William Carey was born in the small village of Paulerspury England in 1761.  Not much is known about his early life except that when he was a young boy, his father Edmund Carey became the village schoolmaster and this gave William access to learning and many books.  Carey had an insatiable curiosity and was a disciplined self-directed learner all his life.

As a young man Carey wanted to have a career as a professional gardener but was prevented from doing so because of his great allergies.  Instead he pursued a humble career as a shoe cobbler.  Cobbling was not lucrative but it was an honorable profession and always steady work.  He found an apprenticeship opportunity in a nearby village of Piddington and there he learned his craft.  During this period in his life Carey comes under the influence  of a fellow apprentice who sways him away from the Anglican (Church of England) and towards a Reformed Baptist congregration.  Carey’s master also has a sister-in-law named Dorothy who is a woman of a good reputation, single, and a devout Christian.  They are introduced and soon afterwards they marry.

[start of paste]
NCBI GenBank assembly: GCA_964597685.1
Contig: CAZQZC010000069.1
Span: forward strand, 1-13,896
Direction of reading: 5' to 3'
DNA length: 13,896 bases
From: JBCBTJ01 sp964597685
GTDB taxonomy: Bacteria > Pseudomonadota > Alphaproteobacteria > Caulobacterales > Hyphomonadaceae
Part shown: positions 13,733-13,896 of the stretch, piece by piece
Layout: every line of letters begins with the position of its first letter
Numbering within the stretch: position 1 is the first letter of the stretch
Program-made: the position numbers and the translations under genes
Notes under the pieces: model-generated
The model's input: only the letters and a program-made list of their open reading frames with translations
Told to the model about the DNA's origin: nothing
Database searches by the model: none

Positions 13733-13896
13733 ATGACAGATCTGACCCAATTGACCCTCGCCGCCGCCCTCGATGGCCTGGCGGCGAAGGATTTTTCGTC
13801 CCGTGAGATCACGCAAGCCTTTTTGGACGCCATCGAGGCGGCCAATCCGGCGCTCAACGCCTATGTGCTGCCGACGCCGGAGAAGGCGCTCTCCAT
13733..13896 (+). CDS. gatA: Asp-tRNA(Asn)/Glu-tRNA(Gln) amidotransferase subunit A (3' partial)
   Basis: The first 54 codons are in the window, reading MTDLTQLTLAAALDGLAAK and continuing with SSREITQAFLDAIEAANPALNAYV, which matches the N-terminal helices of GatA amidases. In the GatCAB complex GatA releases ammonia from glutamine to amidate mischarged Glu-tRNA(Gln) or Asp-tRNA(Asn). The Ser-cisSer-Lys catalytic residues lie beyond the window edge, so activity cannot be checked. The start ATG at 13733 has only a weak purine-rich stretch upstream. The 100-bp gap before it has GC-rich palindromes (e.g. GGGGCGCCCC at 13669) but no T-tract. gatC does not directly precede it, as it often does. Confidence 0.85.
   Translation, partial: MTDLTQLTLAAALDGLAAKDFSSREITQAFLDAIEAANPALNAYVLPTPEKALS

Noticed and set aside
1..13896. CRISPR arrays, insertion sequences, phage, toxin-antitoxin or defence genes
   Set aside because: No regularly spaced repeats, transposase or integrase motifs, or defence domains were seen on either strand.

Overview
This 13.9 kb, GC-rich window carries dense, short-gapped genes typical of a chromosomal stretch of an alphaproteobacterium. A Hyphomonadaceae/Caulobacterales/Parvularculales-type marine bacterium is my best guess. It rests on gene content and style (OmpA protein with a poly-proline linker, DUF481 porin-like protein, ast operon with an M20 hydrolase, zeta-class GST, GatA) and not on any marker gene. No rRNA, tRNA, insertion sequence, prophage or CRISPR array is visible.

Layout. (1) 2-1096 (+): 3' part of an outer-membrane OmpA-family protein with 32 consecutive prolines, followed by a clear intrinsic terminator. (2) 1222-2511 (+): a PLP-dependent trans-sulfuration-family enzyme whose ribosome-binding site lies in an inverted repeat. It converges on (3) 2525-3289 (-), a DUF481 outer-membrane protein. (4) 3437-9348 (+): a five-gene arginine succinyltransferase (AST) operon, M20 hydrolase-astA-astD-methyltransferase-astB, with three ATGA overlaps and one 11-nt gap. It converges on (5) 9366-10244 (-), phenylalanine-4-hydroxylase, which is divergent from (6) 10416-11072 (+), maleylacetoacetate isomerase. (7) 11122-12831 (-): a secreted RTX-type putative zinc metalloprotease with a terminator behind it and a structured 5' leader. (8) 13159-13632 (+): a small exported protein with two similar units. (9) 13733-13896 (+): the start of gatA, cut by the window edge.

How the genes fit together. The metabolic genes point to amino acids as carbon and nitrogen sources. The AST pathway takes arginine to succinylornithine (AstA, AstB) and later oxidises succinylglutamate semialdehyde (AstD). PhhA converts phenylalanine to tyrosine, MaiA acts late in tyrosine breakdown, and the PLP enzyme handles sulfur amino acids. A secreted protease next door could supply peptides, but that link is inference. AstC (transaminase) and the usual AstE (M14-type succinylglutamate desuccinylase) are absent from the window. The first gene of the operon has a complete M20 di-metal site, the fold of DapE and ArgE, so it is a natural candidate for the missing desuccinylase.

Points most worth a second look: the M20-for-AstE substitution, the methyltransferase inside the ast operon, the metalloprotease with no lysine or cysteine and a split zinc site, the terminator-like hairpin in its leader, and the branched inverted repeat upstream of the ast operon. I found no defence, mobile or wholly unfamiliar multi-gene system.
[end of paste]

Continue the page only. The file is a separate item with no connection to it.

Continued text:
Carey biographers have long puzzled over this union for it seems a great mismatch.  Dorothy was from a well-known and well-established family and marries a man who lives at the edge of poverty.  Carey is constantly learning even mastering several foreign languages while Dorothy was actually illiterate (not common at this point in time).  And finally there is no evidence of their relationship being a great love match.  Whatever their reasons were for marrying, Dorothy was supportive of her husband despite their difficult lot in life that was quickly compounded just as Carey was becoming a journeyman.